But when Simon Peter saw that, he fell down at Jesus’ feet, saying, “Go away from me Lord, for I am a sinful man!”
Simon was a common Biblical name. Since there were two disciples named Simon, they were distinguished as Simon Peter and Simon the zealot (Luke 6:15). In addition, the New Testament names seven other Simons including Simon the step-brother of Jesus (Matt. 13:55), Simon the leper (Matt. 26:6), Simon of Cyrene (Matt. 27:32), Simon the Pharisee (Luke 7:36–40), Simon, the father of Judas Iscariot (John 13:2), Simon the sorcerer (Acts 8:9), and Simon the tanner (Acts 10:6).
and so also were James and John, sons of Zebedee, who were partners with Simon. And Jesus said to Simon, “Do not fear, from now on you will be catching men.”
Catching men. Jesus calls to us, “Follow Me, and I will make you fishers of men” (Matt. 4:19). You may think you lack the personality or skills to win souls, but Jesus will make you into fisher of men. Jesus is the wise winner of souls, and he wins souls through you. Our part is follow or trust him.
But the news about Him was spreading even farther, and large crowds were gathering to hear Him and to be healed of their sicknesses.
(a) Large crowds. The crowds were like an army besieging Jesus; see entry for Matt. 11:12.
(b) Hear him. People were drawn to Jesus because he spoke the words of eternal life (John 6:68). The law-teachers put heavy yokes on people while the rabbis baffled them with manmade tradition, but Jesus spoke with authority and led people in the way of life.
(b) Their sicknesses. The original word (astheneia) means feebleness or weaknesses. It includes mental illness as well as physical infirmities.
Seeing their faith, He said, “Friend, your sins are forgiven you.”
(a) Seeing their faith. Jesus saw the actions that accompanied the faith of those who carried the paralyzed man. The four men risked the rebuke of others by removing the roof of the house. They did this because they believed that Jesus could help their friend.
(b) Your sins are forgiven. Jesus forgave the paralyzed man to show us that God freely forgives us on account of grace and without any regard for our behavior (Eph. 1:7). Jesus died for us while we were sinners, and he forgave us while we were sinners (Col. 2:13). Before you repented, confessed, or did anything, the Lamb of God carried away all your sins – past, present, and future. See entry for Luke 23:34.
The scribes and the Pharisees began to reason, saying, “Who is this man who speaks blasphemies? Who can forgive sins, but God alone?”
Who can forgive sins; see entry for Forgiveness.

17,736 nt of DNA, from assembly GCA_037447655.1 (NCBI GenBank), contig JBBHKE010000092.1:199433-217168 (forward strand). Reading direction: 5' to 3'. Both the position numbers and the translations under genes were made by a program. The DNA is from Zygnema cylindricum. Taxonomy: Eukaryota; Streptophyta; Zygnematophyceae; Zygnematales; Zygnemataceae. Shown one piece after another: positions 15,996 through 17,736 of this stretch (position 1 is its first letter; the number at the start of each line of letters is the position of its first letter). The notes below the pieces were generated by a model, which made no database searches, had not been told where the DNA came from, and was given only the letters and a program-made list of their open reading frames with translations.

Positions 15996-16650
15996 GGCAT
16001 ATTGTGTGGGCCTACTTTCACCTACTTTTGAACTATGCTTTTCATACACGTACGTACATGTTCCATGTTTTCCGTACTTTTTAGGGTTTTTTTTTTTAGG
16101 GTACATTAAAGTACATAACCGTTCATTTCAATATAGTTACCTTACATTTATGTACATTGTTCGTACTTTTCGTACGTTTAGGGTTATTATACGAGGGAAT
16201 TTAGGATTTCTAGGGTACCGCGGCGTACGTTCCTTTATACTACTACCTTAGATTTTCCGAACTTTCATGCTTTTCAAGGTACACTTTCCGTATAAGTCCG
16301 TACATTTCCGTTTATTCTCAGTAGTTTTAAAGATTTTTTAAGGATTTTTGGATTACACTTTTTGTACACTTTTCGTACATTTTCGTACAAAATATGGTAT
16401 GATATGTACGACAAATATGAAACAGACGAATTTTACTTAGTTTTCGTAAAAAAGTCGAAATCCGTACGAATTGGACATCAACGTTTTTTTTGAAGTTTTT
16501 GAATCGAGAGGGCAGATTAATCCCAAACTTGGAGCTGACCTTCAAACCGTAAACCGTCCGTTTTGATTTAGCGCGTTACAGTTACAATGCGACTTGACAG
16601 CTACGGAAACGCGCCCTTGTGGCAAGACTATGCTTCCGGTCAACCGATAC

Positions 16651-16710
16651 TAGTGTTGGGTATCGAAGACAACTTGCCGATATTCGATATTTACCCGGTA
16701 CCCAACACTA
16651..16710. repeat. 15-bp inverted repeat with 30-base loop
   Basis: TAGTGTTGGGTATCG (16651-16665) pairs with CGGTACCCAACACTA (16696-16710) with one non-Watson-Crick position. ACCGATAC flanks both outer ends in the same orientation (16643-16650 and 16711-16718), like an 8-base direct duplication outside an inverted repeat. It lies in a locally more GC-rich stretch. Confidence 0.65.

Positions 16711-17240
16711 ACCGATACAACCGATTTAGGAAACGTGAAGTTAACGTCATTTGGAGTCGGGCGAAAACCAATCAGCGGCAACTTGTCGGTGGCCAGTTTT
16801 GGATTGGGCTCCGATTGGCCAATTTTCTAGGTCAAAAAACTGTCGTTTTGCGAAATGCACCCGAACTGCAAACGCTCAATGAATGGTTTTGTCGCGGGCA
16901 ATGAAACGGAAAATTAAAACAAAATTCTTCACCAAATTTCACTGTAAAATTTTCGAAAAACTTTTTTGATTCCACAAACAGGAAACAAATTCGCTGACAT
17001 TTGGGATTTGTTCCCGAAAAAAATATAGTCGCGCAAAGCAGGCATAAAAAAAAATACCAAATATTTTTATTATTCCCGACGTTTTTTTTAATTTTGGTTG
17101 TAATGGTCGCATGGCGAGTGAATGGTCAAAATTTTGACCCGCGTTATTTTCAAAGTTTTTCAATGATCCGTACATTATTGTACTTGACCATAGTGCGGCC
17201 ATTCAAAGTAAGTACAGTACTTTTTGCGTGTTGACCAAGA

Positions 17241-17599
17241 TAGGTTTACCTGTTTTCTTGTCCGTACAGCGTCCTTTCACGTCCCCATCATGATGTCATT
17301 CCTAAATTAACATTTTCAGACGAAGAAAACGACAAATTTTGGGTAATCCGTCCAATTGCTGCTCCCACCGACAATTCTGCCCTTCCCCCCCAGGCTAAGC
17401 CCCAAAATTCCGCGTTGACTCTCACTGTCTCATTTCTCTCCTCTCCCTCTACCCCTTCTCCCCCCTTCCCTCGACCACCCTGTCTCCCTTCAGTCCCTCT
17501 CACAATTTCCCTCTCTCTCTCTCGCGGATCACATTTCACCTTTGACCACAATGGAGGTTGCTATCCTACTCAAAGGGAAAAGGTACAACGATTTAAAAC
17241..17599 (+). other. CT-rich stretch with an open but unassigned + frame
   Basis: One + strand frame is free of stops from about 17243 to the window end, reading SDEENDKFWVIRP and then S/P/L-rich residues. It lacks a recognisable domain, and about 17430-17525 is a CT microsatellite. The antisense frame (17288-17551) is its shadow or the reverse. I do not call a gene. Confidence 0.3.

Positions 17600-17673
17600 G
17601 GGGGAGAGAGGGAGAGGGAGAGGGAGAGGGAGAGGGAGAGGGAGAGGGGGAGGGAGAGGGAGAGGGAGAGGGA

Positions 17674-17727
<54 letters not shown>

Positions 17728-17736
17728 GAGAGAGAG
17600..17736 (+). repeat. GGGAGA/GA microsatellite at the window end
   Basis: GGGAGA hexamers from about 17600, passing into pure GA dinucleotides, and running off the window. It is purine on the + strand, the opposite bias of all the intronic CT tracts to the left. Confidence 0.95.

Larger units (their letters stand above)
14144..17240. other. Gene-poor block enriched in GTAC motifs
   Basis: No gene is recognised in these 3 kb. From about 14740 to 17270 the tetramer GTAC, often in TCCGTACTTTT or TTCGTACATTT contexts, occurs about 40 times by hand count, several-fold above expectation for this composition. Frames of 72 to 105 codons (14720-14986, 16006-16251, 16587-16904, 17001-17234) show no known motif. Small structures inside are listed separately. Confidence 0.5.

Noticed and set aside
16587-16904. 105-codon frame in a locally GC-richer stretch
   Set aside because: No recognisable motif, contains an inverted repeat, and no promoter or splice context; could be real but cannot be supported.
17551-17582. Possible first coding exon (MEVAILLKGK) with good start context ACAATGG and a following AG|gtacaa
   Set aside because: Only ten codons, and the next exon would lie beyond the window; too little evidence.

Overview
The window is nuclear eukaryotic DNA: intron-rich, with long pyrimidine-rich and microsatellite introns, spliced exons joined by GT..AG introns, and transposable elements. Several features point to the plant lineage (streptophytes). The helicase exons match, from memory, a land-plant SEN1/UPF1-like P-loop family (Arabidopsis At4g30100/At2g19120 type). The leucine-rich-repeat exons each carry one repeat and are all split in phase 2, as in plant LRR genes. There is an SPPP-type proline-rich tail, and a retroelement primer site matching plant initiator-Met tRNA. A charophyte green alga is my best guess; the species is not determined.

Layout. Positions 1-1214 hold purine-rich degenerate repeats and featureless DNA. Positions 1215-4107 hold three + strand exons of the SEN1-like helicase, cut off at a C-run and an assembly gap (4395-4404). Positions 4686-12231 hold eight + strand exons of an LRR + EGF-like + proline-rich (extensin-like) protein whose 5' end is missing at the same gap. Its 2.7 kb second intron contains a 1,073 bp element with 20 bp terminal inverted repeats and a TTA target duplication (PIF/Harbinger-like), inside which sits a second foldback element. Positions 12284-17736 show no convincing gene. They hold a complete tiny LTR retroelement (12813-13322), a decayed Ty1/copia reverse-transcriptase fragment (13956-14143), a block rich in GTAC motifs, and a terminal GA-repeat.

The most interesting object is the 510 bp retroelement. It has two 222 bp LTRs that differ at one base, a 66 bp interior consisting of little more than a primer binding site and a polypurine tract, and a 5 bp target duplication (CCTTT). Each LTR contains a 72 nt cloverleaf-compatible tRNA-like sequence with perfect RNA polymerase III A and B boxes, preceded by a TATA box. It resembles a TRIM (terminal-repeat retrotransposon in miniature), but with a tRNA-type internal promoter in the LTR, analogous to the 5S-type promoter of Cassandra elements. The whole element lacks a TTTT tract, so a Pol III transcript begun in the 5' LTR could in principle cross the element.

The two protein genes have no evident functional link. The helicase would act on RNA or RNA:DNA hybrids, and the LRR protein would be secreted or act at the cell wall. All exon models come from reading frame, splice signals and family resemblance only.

“Which is easier, to say, ‘Your sins have been forgiven you,’ or to say, ‘Get up and walk’?
Your sins have been forgiven; see entry for Luke 5:20.
“But, so that you may know that the Son of Man has authority on earth to forgive sins,”—He said to the paralytic—“I say to you, get up, and pick up your stretcher and go home.”
(a) The Son of Man; see entry for Matt. 8:20.
(b) Forgive sins; see entry for Luke 5:20.
The Pharisees and their scribes began grumbling at His disciples, saying, “Why do you eat and drink with the tax collectors and sinners?”
Tax collectors and sinners. Tax collectors like Levi were revenue collectors for the hated Roman occupiers, while sinners were unrighteous lawbreakers (Matt. 9:13). In the highly religious society of first-century Israel, tax collectors and sinners were social outcasts. Yet Jesus said he came especially for people like them (Matt. 9:12–13, Mark 2:17).
To the disgust of the religious leaders, Jesus befriended them and ate meals with tax collectors and sinners (Matt. 11:19, Mark 2:15–16, Luke 7:34, 15:2). In turn, these sinners sought him out and enjoyed his company (Luke 15:1).
“I have not come to call the righteous but sinners to repentance.”
(a) The righteous are those who trust in their own righteousness (Luke 18:9). Self-righteous religious people, in other words.
(b) Sinners. If the original language did not lack punctuation marks, the word “sinners” would be in quotation marks. Religious people called them sinners; Jesus called them lost sheep (Matt. 10:6, 15:24).
(c) Repentance is the ability to receive the truth that sets us free. It’s a change of mind that causes us to see as God sees and think as God thinks.
Jesus is not saying that he expects sinners to put on sackcloth and ashes and flagellate themselves for their mistakes. He is saying, “I have come to bring the good news of God’s grace. The self-righteous will not receive it, but those who know they are lost are going to love it.”
“And no one puts new wine into old wineskins; otherwise the new wine will burst the skins and it will be spilled out, and the skins will be ruined.
Whenever Jesus engaged with the priests in the temple, there was conflict and aggravation. The new wine of the new covenant wouldn’t go into the old bottle of old covenant religion. The new wine needed a new bottle, a new temple of the Holy Spirit.
“And no one, after drinking old wine wishes for new; for he says, ‘The old is good enough.’”
No doubt many priests breathed a sigh of relief when Jesus died. “Finally we can get back to the way we’ve always done things.” The old covenant had been replaced by the new, but they weren’t interested in upgrading. “The old is good enough.” If you’re accustomed to Moses, you won’t see your need for Jesus. If your liquor is law, you won’t guzzle grace.
Further reading: “The old is good enough”
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- Luke 5:8
- Luke 5:10
- Luke 5:15
- Luke 5:20
- Luke 5:21
- Luke 5:23
- Luke 5:24
- Luke 5:30
- Luke 5:32
- Luke 5:37
- Luke 5:39